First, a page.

Dr. Ashish Jha, White House Covid Coordinator, Set to Depart This Month
Dr. Ashish Jha, who coordinated the White House’s coronavirus pandemic response for the last year, will leave the Biden administration and return to his previous post as dean of the School of Public Health at Brown University.
In a statement announcing Dr. Jha’s departure, Mr. Biden praised him for having “effectively translated and communicated complex scientific challenges into concrete actions that helped save and improve the lives of millions of Americans.”
Dr. Jha plans to leave the White House on June 15, according to a senior administration official familiar with the timing.
Mr. Jha joined the administration in April 2022 as the United States and the rest of the world were emerging from the worst effects of the pandemic. He replaced Jeffrey D. Zients, Mr. Biden’s first Covid coordinator, who is now the president’s chief of staff.
His departure with little fanfare underscores how much the health crisis has receded from the daily lives of Americans, despite the continuing toll of the coronavirus on vulnerable parts of the population, including older adults.
When the pandemic began during the last year of Donald J. Trump’s presidency, the White House personnel leading the fight against the virus — like Dr. Deborah L. Birx and Dr. Anthony S. Fauci — were frequently on television and became household names.
Mr. Zients continued doing regular Covid briefings for reporters and the public when Mr. Biden took office, helping to coordinate the distribution of the vaccine and to respond to surges of variants that sent cases, deaths and hospitalizations spiking.
Dr. Jha was well known as a frequent contributor on cable news during that period. But by the time he replaced Mr. Zients at the White House, much of the country had moved on. Briefings for reporters became infrequent, and Mr. Biden rarely weighed in on the pandemic.
Last month, the administration formally ended the public health emergency that had shaped the government’s response to the pandemic since early in 2020. The White House is also now closing down the Covid response team that Mr. Biden assembled at the beginning of his administration, which Dr. Jha has led.
Dr. Jha had put off his departure while White House officials searched for a leader of a new pandemic preparedness office, who will help coordinate the Biden administration’s Covid-19 response, one senior administration official said. The White House has narrowed that search to around a half dozen people, with several of them considered leading candidates, the official added. A decision on that position is expected in the coming weeks.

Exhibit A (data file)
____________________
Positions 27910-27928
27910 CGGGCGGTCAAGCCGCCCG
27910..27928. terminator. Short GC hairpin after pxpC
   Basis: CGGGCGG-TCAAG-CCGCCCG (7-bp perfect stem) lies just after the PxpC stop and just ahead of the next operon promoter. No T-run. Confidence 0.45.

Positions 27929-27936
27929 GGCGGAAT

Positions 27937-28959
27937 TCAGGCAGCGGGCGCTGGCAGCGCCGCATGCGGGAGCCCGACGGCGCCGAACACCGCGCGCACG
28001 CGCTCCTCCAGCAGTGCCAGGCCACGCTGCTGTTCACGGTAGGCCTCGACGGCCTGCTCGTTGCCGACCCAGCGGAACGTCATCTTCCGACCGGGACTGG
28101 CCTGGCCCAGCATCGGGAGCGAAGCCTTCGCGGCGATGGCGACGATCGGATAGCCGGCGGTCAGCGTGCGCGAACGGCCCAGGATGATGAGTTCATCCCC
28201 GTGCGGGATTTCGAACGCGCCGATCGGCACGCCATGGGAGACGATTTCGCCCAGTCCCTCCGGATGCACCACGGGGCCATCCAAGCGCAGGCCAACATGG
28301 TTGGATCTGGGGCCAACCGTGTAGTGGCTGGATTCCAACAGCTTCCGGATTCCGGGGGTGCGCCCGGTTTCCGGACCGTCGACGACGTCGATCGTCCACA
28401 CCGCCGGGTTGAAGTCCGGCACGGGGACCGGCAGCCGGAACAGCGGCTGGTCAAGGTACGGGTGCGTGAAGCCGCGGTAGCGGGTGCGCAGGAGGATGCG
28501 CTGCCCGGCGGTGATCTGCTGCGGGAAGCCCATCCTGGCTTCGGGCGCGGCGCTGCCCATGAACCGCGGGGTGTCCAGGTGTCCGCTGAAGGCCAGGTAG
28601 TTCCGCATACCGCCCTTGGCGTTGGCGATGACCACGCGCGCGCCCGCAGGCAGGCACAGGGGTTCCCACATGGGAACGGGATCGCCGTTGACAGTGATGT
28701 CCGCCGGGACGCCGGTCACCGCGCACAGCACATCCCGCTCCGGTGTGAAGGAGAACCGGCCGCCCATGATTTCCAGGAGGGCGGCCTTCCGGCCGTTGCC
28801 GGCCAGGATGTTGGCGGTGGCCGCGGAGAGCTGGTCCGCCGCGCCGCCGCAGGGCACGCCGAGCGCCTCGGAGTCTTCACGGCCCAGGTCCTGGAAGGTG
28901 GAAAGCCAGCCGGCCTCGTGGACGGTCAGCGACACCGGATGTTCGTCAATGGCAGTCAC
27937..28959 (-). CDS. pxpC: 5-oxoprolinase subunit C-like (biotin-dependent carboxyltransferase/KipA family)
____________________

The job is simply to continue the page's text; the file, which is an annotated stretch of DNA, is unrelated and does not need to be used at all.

Some senior advisers on the White House’s current Covid-19 team, including Lisa Barclay, Dr. Jha’s deputy, and Dr. Cyrus Shahpar, the team’s data director, are expected to move over to the pandemic office.
The ongoing Covid-19 response will also be directed by the existing federal public health infrastructure, including the Centers for Disease Control and Prevention and the Administration for Strategic Preparedness and Response at the Department of Health and Human Services.
White House officials had worked in recent weeks to preserve funding for one of Dr. Jha’s signature initiatives, the Covid-19 vaccine development program known as Project NextGen. Led by the Department of Health and Human Services, the $5 billion program aims to deliver new vaccine technologies that are more durable than the booster shots federal regulators have authorized.
Federal regulators are expected to authorize another round of booster shots late this summer in an effort to stave off a winter wave of cases.
Dr. Jha had also sought to accelerate federal efforts to examine wastewater for the virus and to improve indoor air quality to reduce the spread of the coronavirus.
Michael D. Shear is a veteran White House correspondent and two-time Pulitzer Prize winner who was a member of team that won the Public Service Medal for Covid coverage in 2020. He is the co-author of “Border Wars: Inside Trump’s Assault on Immigration.” @shearm
Noah Weiland is a health reporter in the Washington bureau. He was part of a team that won a Pulitzer Prize for its coverage of Covid-19 in 2020.
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